There’s a bit of a mystery buried in the heart of the Cigar Galaxy, known more formally as M82 or Messier 82. Shining brightly in X-rays is a black hole (called M82 X-1) that straddles an unusual line between small and huge black holes, new research has revealed.
The new study reveals for the first time just how big this black hole is — about 400 times the mass of the sun — after about a decade of struggling to figure this out.
“Between the two extremes of stellar and supermassive black holes, it’s a real desert, with only about half a dozen objects whose inferred masses place them in the middle ground,” stated Tod Strohmayer, an astrophysicist at NASA’s Goddard Space Flight Center in Maryland.
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Scientists figured this out by looking at changes in brightness in X-rays, which fluctuate according to how gas behaves as it falls towards a black hole. At the event horizon — that spot where you’re doomed, even if you’re light — is where the fluctuation happen most frequently. In general, larger black holes have these fluctuations less frequently, but they weren’t sure if this would apply to something that is of M82 X-1’s size.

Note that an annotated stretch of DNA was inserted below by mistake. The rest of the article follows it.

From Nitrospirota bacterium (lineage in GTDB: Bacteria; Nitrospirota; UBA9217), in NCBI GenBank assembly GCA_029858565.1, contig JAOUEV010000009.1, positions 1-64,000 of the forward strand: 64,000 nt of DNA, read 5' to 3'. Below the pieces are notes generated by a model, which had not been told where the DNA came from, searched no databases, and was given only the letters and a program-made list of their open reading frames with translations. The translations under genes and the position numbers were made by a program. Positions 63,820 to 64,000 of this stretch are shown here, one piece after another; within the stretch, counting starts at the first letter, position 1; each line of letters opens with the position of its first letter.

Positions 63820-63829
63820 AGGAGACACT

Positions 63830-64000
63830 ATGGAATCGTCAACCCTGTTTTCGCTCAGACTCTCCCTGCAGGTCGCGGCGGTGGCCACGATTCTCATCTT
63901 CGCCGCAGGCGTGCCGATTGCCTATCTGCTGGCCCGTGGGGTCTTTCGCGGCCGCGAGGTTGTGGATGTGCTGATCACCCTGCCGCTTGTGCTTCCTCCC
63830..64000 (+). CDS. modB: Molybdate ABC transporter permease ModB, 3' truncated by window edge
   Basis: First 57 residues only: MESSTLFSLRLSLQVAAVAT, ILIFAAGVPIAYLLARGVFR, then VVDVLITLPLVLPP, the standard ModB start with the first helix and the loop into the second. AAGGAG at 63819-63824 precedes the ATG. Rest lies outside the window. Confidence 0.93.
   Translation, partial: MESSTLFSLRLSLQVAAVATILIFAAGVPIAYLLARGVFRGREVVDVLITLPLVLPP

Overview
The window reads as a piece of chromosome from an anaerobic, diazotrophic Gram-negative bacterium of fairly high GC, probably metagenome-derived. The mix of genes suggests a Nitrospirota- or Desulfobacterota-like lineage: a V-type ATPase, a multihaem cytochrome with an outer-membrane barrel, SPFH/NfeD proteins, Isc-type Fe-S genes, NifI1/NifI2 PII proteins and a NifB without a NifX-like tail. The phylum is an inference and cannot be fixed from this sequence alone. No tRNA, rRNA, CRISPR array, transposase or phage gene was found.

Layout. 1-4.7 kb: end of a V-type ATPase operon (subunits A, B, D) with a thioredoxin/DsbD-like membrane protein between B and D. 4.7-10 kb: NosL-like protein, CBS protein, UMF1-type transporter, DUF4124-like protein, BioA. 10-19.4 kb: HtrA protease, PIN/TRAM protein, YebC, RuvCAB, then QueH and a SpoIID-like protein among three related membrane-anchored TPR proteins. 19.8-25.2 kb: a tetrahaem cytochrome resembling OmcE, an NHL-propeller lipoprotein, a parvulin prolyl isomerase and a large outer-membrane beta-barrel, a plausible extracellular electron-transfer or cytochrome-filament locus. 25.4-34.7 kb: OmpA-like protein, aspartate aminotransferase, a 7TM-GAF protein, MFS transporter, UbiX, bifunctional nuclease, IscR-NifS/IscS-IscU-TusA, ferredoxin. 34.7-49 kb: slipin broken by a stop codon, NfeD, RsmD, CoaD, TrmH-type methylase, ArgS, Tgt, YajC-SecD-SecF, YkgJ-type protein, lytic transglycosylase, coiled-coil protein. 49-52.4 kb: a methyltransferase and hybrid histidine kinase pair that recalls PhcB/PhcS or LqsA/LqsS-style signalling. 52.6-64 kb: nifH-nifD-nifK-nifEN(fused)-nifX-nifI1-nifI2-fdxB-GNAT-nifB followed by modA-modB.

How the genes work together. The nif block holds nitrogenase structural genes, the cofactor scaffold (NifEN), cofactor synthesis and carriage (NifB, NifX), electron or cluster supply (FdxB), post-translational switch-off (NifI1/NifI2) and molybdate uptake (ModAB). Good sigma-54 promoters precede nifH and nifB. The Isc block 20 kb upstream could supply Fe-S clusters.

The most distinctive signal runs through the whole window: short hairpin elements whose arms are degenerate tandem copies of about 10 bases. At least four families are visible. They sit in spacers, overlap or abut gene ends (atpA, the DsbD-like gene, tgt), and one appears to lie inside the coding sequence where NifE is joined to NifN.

But by going through old data from NASA’s Rossi X-ray Timing Explorer (RXTE) satellite — which ceased operations in 2012 — the scientists uncovered a similar pulsing relationship to what you see in larger black holes.
Specifically, they saw X-ray variations repeating 5.1 and 3.3 times a second, which is a similar 3:2 ratio to other black holes studied. This allows them to extend the measurement scale to this black hole, NASA stated.
Results of the study were published this week in Nature. The research was led by Dheeraj Pasham, a graduate student at the University of Maryland, College Park.